My dad had an insurance agency that he poured himself into during the final ten years of his life. He loved that career and the people he met through it. A good friend and colleague, Dave, offered my husband a job last year. Dave told my husband that my dad had mentored him and he wanted to do the same. My dad has been gone for two decades, yet it feels like parts of him are still being passed down.
One of my dad’s best friends made it a point that my little girls were in the summer junior golf program. Bob has always called me for my birthday and he sometimes calls just to check in. He and his wife even joined my mom and I on my college graduation trip to Nashville.
A few months ago my car started rattling as soon as I pulled out of the driveway. I pulled into a neighbors driveway trying not to cry, since my husband was already at the basketball game we were running late for. My neighbor, Donnie, walked outside, knocked on my window and said, “Pop the hood! Let’s take a look.” I live only a few hundred yards away from where I grew up and this neighbor has been there for us my entire life.
The thing about each and every one of these individuals is that they didn’t have time to spare, but they made it a priority to look after me, too. They have children and grandchildren, but they have all made sure that if my mom or I need anything at all, they are just a phone call away.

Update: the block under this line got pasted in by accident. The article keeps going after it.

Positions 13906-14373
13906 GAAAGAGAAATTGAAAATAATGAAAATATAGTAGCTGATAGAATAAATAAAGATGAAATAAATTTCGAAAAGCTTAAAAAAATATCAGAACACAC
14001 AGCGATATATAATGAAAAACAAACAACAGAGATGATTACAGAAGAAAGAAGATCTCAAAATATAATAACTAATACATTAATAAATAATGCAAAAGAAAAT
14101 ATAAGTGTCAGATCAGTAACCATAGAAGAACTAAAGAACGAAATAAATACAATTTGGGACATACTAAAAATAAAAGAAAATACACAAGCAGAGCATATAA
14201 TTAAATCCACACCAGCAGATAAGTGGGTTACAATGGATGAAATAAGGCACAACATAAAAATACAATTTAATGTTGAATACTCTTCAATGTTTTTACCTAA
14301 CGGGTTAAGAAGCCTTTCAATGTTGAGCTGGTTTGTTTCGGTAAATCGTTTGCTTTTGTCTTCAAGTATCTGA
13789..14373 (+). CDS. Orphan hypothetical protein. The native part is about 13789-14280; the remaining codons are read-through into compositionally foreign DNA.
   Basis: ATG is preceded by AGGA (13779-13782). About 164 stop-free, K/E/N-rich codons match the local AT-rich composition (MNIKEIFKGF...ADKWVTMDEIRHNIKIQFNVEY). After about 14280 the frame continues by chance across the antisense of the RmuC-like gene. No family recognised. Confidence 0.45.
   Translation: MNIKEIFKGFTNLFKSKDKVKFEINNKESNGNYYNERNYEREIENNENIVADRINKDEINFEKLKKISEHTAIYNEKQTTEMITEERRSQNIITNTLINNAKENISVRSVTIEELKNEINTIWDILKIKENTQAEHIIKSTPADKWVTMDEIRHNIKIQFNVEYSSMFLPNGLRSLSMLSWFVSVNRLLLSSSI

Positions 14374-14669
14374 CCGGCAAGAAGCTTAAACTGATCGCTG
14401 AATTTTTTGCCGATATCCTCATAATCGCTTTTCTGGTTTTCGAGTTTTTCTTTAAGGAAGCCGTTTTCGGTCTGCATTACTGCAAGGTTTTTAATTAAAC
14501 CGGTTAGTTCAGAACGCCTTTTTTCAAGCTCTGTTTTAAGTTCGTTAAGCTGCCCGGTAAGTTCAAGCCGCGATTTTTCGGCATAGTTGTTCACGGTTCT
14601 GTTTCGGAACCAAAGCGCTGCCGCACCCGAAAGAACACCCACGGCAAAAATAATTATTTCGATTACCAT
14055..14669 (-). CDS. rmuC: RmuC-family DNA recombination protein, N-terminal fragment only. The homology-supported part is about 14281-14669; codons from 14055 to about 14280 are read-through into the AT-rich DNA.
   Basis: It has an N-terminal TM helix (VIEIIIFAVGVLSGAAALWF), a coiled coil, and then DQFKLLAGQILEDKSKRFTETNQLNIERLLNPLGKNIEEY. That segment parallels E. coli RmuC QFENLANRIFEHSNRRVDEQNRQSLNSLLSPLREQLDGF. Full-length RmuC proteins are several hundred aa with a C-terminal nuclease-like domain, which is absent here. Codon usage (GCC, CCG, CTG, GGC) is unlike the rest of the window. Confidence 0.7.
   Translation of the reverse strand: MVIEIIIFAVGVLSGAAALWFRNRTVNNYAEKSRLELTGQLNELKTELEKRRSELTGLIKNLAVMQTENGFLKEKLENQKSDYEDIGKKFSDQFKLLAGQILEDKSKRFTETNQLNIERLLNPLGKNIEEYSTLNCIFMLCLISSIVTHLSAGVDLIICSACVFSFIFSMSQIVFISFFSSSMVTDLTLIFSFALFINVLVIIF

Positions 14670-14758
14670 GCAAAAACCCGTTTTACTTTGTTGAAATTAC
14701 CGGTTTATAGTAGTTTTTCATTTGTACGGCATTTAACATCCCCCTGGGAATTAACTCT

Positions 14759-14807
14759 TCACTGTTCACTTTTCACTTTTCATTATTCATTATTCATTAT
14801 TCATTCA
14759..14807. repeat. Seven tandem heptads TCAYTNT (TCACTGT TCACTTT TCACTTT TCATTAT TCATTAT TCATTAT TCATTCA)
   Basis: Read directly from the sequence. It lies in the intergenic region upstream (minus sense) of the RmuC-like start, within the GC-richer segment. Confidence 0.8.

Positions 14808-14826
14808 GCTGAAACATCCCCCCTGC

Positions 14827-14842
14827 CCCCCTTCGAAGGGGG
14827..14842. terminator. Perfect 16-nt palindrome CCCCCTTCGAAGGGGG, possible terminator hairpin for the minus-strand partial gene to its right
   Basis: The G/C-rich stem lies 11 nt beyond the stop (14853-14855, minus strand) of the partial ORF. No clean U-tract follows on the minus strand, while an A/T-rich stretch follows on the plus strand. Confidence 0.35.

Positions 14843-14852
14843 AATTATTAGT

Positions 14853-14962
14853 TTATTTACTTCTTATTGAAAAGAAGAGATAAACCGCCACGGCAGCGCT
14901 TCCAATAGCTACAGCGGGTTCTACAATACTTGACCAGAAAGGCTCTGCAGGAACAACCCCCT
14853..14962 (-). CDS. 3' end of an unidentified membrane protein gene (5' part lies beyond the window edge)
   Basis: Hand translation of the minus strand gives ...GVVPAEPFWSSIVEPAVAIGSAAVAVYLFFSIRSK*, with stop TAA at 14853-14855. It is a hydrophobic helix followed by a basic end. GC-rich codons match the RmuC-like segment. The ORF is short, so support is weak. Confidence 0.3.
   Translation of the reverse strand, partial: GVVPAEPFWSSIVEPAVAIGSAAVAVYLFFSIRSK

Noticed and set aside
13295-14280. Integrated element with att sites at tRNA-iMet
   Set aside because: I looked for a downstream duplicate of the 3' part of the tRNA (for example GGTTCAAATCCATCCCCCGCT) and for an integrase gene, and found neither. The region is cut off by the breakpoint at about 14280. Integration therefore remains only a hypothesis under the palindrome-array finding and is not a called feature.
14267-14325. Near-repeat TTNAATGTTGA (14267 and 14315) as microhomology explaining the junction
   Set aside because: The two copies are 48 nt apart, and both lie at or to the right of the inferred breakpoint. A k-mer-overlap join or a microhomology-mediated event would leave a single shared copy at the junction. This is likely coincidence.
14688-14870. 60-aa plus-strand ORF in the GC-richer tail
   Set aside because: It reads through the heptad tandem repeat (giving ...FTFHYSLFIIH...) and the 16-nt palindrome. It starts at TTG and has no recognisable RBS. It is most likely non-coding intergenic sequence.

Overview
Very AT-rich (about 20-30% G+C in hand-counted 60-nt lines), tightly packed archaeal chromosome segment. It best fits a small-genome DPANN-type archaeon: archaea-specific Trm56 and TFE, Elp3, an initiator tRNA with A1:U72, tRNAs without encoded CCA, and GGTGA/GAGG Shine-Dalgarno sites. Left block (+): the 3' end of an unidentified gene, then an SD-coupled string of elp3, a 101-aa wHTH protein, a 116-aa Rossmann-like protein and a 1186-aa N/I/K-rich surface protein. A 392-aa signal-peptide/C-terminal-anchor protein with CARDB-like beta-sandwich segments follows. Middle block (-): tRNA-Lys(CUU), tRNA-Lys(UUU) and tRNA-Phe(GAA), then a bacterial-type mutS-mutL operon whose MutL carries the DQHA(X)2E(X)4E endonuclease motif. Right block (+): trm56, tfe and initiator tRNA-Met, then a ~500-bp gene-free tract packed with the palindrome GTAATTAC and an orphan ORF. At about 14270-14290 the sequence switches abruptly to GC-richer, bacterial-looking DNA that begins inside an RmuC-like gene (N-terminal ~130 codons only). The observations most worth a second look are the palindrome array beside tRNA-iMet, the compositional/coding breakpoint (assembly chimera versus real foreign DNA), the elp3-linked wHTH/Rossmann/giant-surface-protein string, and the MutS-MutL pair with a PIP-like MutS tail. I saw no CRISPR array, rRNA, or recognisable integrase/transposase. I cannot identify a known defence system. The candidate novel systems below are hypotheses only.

When I became a single mom, my friend (who later became my husband), made my tire appointment for me and researched what tires I needed to get. I knew nothing about tires – and I still don’t- but he figures it out for me. In high school he was the friend who came over to install my satellite radio in my car or take care of a snake when I came across one, even though he lived 30 minutes away. Now as my daughers’ stepdad, he has never missed a dance recital and carried all of the things, including carrying dolls even when he says he won’t carry them.
He fixes the car things for me that I don’t know how to deal with – and I don’t want to deal with. (He might get crabby about it because I tend to wait too long to get something fixed, but he still does it for me.) He has taught my little girls countless things, like how to shoot their bows and everything we know about baseball. He lets us adopt pets even though every time he swears this time is the last time.